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90s Slang You Should Know


[spoo r, spawr, spohr] /spʊər, spɔr, spoʊr/
a track or trail, especially that of a wild animal pursued as game.
verb (used with or without object)
to track by or follow a spoor.
Origin of spoor
1815-25; < Afrikaans spoor < Dutch; cognate with Old English, Old Norse spor, German Spur; cf. speer
Related forms
spoorer, noun Unabridged
Based on the Random House Dictionary, © Random House, Inc. 2017.
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Examples from the Web for spoor
Historical Examples
  • We did not find you among the dead, so we followed your spoor.

    Gods of the North Robert E. Howard
  • Do you think, Congo, we had better follow the spoor we made in coming here?

    The Giraffe Hunters Mayne Reid
  • They might discover the spoor of his horse, and come to him.

    The Giraffe Hunters Mayne Reid
  • The spoor of the waggons ran in the direction I wished to go, so I followed it.

    Allan's Wife H. Rider Haggard
  • We looked carefully for traces of spoor, yard by yard along the sand fringing the water.

    Tales of South Africa H.A. Bryden
  • We started on along the stream, following the spoor of the baboons as we best could.

    Allan's Wife H. Rider Haggard
  • The wound, bound with leaves to prevent its leaving a spoor which might be followed, evidently was becoming steadily more painful.

    The Thing in the Attic James Benjamin Blish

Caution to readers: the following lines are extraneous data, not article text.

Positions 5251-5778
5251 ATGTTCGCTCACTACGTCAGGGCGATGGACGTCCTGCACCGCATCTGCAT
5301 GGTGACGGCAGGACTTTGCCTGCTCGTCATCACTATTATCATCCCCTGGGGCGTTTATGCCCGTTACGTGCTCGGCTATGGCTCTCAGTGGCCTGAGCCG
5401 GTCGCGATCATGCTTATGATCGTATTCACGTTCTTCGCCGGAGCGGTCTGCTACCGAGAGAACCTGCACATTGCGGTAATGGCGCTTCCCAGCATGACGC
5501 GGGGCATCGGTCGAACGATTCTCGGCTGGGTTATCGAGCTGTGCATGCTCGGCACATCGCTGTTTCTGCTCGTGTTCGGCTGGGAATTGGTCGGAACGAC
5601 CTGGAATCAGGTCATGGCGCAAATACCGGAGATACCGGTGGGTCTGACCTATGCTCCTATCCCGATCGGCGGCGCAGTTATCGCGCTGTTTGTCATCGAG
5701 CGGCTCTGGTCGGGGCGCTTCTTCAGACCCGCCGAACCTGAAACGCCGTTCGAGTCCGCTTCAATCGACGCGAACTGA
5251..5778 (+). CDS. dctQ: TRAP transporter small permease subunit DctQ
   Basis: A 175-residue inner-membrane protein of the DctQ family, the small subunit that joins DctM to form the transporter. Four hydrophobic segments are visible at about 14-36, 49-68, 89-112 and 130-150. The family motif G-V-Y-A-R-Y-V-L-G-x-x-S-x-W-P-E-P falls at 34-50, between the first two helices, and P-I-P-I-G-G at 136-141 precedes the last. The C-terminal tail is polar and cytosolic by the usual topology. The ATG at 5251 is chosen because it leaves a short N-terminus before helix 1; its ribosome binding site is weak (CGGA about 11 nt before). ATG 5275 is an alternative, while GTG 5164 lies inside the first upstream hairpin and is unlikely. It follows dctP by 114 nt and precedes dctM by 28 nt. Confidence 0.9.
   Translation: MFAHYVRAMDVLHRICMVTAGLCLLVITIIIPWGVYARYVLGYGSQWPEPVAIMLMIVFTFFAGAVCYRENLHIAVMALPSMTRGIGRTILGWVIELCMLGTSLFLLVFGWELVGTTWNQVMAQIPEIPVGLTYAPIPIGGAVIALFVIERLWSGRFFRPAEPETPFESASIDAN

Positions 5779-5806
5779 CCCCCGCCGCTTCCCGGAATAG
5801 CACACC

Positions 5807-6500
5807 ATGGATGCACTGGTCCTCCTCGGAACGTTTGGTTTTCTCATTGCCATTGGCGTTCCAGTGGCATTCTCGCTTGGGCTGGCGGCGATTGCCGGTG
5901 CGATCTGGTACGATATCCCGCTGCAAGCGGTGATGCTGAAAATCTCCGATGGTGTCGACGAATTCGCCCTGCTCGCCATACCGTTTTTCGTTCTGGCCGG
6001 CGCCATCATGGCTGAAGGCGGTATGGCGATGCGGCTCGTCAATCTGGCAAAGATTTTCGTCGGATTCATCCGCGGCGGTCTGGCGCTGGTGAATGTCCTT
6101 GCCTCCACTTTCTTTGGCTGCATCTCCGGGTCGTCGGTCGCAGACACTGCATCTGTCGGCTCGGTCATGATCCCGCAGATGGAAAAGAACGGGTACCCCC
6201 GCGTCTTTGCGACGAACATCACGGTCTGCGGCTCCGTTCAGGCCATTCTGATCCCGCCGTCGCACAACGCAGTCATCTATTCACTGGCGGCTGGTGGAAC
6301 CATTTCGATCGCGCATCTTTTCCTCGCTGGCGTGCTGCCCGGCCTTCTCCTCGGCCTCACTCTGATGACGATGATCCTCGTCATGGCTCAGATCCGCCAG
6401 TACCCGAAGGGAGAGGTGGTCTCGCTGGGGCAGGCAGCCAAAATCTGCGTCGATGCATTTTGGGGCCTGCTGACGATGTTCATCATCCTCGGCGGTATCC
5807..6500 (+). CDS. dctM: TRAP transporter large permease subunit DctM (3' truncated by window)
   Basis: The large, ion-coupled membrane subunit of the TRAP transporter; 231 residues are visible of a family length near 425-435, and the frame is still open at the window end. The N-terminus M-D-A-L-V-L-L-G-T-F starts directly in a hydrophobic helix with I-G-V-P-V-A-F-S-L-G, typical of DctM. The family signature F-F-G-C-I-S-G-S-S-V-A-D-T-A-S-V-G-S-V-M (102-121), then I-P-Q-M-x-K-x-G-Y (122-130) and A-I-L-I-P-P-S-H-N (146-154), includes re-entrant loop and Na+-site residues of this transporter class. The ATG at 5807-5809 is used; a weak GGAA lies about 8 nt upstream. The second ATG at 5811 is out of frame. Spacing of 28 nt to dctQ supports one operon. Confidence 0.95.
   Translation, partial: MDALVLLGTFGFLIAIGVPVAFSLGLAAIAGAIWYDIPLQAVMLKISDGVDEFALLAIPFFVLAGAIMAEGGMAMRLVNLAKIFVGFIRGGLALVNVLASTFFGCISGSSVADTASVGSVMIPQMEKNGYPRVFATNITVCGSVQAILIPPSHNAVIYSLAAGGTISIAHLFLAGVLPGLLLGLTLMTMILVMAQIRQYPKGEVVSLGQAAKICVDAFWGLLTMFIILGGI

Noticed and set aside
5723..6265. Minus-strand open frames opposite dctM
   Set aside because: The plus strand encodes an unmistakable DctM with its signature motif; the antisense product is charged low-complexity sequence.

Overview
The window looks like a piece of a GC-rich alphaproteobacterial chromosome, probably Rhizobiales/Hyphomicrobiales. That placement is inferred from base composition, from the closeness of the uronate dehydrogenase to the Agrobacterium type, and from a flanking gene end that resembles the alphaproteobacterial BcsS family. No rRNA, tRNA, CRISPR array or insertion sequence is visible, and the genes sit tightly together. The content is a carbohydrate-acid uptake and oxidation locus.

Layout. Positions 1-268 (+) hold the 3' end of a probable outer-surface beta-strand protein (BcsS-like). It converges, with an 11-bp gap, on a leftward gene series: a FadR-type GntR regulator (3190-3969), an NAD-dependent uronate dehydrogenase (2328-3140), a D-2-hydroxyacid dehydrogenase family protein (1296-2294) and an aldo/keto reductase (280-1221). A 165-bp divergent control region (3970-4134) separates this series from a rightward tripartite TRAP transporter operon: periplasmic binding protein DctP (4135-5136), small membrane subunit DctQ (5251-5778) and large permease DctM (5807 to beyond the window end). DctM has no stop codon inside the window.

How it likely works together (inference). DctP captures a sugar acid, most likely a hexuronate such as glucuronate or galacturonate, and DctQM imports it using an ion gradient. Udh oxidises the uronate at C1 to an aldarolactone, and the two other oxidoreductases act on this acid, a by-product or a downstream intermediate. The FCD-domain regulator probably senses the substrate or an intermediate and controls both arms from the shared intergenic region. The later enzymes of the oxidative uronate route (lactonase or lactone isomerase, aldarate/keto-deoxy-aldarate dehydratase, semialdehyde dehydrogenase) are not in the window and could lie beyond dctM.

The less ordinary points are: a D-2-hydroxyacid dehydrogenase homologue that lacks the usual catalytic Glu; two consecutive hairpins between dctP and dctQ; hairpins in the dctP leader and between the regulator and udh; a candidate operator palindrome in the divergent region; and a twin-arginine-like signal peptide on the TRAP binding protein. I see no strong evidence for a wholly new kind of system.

• I feel certain of it from the quantity of their spoor I have already noticed.

    The Bush Boys Captain Mayne Reid
  • "It is all right here, anyway," said Hadden, pointing to the spoor that ran straight forward printed deep in the marshy ground.

    Black Heart and White Heart H. Rider Haggard
  • Now they were casting about for a sign, like bloodhounds seeking the spoor of an enemy.

    Lords of the Stratosphere Arthur J. Burks
British Dictionary definitions for spoor


/spʊə; spɔː/
the trail of an animal or person, esp as discernible to the human eye
to track (an animal) by following its trail
Derived Forms
spoorer, noun
Word Origin
C19: from Afrikaans, from Middle Dutch spor; related to Old English spor track, Old High German spor; see spur
Collins English Dictionary - Complete & Unabridged 2012 Digital Edition
© William Collins Sons & Co. Ltd. 1979, 1986 © HarperCollins
Publishers 1998, 2000, 2003, 2005, 2006, 2007, 2009, 2012
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Word Origin and History for spoor

"track, trace," 1823, from Afrikaans spoor, from Middle Dutch spor, cognate with Old English spor "footprint, track, trace" (see spurn).

Online Etymology Dictionary, © 2010 Douglas Harper
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